Fall Lineups, Falling Audiences
by L. Brent Bozell III
Yet another major article about prime time television's
malaise appeared on the front page of the May 11 New York Times. The networks,
it seems, are in a state of panic. They've been watching, for some thirty
years, their audiences drop, but now it's a free-fall. In the past four years,
the broadcast networks' share of the prime time audience has dropped from 68
percent to 58 percent; it is the first time ever it has fallen below 60
percent. Something desperately needs to be done to prevent, in Times reporter
Bill Carter's words, "a future of shrinking influence and disappearing
But what? How to stop, never mind reverse, the desertion of
viewers from the four full-time webs? After reading Carter's story and
analyzing the just-announced fall prime time lineups, it's apparent that the
network bigwigs have no idea. They point to an incredible lack of real talent
in a wildly expanded prime time programming universe - which is true - and yet
they are making no effort to produce quality programming, especially the kind
of quality that once invited entire households to enjoy their shows.
Just look at what's in store for the traditional
"family hour" period, that time slot when, once upon a time, whole
families could be counted on to patronize the networks. What do families have
to look forward to now? Here's a rundown of returning series.
Monday: Not bad. CBS has "Cosby" and WB, "7th
Heaven," two family-friendly, high-quality shows. There's also ABC's
"Monday Night Football." But on NBC you get the sophomoric
"Suddenly Susan" and on Fox the ultimate trash, "Melrose
Place." Grade: B-.
Tuesday: ABC's "Home Improvement," one of the best
family comedies ever but nonetheless a 9 o'clock entry for most of its
seven-year run, moves to 8, but it'll have to compete with UPN's
trite-but-innocent "Moesha" and "Clueless." What's on the
other networks, however, is unsuitable for youngsters: NBC's racy "Mad
About You," CBS's violent "JAG," Fox's politically delightful
but raunchy "King of the Hill," and WB's creepy "Buffy the
Vampire Slayer." Grade: C.
Wednesday: Sex, sex, and nothing but raunchy sex. ABC offers
"Dharma and Greg"; CBS, "The Nanny"; Fox, "Beverly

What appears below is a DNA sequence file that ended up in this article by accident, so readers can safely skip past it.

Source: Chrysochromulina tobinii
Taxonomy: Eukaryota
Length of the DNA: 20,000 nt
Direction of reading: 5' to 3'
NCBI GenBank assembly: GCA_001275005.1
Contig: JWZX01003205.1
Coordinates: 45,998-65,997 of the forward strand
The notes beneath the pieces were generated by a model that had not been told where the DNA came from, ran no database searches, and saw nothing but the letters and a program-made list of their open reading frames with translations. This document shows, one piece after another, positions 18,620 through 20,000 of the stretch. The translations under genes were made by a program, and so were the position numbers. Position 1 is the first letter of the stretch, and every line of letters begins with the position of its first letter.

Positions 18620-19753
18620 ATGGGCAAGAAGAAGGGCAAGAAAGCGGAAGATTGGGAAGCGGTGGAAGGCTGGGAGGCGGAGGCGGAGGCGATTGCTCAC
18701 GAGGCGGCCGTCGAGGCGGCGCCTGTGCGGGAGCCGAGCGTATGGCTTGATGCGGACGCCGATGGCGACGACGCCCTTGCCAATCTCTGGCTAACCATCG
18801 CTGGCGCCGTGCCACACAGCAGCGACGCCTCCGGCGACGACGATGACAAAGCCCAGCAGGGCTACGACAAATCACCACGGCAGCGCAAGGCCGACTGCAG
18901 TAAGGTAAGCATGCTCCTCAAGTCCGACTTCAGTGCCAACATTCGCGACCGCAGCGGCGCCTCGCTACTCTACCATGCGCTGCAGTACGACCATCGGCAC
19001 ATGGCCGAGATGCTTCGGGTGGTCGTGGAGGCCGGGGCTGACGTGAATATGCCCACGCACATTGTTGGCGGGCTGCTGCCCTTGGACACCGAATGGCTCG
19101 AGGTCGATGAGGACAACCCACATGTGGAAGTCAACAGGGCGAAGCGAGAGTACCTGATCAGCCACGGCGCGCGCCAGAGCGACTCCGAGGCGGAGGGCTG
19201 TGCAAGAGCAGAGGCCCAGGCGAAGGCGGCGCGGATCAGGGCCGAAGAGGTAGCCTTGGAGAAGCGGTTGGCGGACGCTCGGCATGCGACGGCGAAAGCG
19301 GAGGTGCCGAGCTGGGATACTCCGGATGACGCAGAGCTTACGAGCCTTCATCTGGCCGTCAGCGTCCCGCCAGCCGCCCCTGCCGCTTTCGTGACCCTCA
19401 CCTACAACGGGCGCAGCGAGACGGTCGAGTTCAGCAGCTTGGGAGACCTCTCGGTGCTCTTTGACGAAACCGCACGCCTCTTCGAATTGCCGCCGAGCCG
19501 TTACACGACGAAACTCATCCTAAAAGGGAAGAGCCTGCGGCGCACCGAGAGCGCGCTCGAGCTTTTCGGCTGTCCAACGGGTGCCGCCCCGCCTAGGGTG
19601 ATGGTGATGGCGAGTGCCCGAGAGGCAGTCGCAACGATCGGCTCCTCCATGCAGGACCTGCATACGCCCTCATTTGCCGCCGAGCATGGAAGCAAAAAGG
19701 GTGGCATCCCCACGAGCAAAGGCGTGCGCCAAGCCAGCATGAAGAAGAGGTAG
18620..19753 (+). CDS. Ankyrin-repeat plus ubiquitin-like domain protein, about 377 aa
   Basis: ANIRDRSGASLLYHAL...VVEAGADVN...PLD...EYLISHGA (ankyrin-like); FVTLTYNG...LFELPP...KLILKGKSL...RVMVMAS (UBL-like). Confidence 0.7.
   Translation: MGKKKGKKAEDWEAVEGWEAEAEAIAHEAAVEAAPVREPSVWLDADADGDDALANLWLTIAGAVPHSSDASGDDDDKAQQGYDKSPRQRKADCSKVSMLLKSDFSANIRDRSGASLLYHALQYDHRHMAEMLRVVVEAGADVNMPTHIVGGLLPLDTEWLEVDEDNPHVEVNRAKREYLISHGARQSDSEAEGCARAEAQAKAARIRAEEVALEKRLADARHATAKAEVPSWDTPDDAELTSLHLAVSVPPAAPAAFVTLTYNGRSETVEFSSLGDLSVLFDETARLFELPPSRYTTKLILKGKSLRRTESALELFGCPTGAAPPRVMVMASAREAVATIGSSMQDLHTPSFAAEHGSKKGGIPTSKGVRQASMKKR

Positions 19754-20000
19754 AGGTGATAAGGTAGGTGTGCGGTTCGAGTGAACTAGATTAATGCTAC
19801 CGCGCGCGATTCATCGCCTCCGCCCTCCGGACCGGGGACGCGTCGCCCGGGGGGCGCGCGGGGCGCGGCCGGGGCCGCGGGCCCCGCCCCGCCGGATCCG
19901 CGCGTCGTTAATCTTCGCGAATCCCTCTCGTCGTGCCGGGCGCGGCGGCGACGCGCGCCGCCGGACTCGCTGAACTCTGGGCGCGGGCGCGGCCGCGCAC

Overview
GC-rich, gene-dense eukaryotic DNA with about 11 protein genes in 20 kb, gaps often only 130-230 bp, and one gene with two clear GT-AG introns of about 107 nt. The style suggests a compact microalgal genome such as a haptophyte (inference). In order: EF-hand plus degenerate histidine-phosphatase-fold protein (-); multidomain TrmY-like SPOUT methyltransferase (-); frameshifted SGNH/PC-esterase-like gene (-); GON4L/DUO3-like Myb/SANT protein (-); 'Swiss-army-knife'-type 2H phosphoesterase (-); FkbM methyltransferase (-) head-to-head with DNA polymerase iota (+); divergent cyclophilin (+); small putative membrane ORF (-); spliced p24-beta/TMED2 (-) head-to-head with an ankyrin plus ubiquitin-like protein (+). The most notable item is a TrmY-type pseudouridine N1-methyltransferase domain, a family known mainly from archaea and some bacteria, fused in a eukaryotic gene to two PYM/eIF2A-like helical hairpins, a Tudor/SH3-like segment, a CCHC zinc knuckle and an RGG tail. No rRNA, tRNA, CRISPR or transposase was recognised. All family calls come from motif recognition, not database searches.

Hills, 90210"; WB, "Dawson's Creek." Grade: F.
Thursday: Less sex than Wednesday, but still far too much,
with NBC's "Friends" and WB's "Wayans Bros." and
"Jamie Foxx Show." The best bet - really, the only bet for families
at this point -- is CBS's "Promised Land." Grade: C-.
Friday: Plenty of debuts; worthy returnees are CBS's
"Kids Say the Darndest Things" and ABC's "Boy Meets
World." Grade: Incomplete.
Saturday: CBS's uplifting "Early Edition" gets its
deserved shot in the family hour, going against Fox's "Cops" and
ABC's "America's Funniest Home Videos." Grade: C.
Sunday: The week's best family night, headed by CBS's
"Touched By an Angel"; other choices include ABC's "Wonderful
World of Disney" specials and WB's "Sister, Sister" and
"Smart Guy." Fox's "The Simpsons" is always problematic,
increasingly resorting to vulgarity; it's not really a kids' show now, if it
ever was. Grade: A-.
If you think the returning fare on television is weak, wait
till you see some of the replacements for canceled shows. Where the noteworthy
premieres are concerned, you'll want to keep your children away - which isn't
to say you'll want to tune in, either. "Will & Grace" (NBC,
Mondays, 9:30) features the first activist male homosexual lead or co-lead
character in prime time history. "Brimstone" (Fox, Tuesdays, 9)
centers on a detective who winds up in hell after killing his wife's rapist.
Sit back and watch the sparks fly as this subterranean detective, on special
assignment from the devil, tracks down escapees from Hades. (I'm not kidding.)
These two alone could lose prime time another one percent or more of its
It's more of the same old gimmicky... tripe. But gimmicks,
be they Fox's grisly reality shows, cable's disgusting "South Park,"
or something less egregious, win the public's and the media's attention only
briefly; then they move on to the next craze. In the meantime, Hollywood has
virtually abandoned two time-honored traditions, the family drama and the
family comedy, even though many of those on the air are sure-fire winners. ABC
has the comedies "Home Improvement," "Boy Meets World,"
and "Sabrina the Teenage Witch." CBS boasts the dramas "Touched
By an Angel" and "Promised Land" and the sitcom
"Cosby." There are others, but not as many as there ought to be, or
as there would be if those running the networks had the brains God gave geese.
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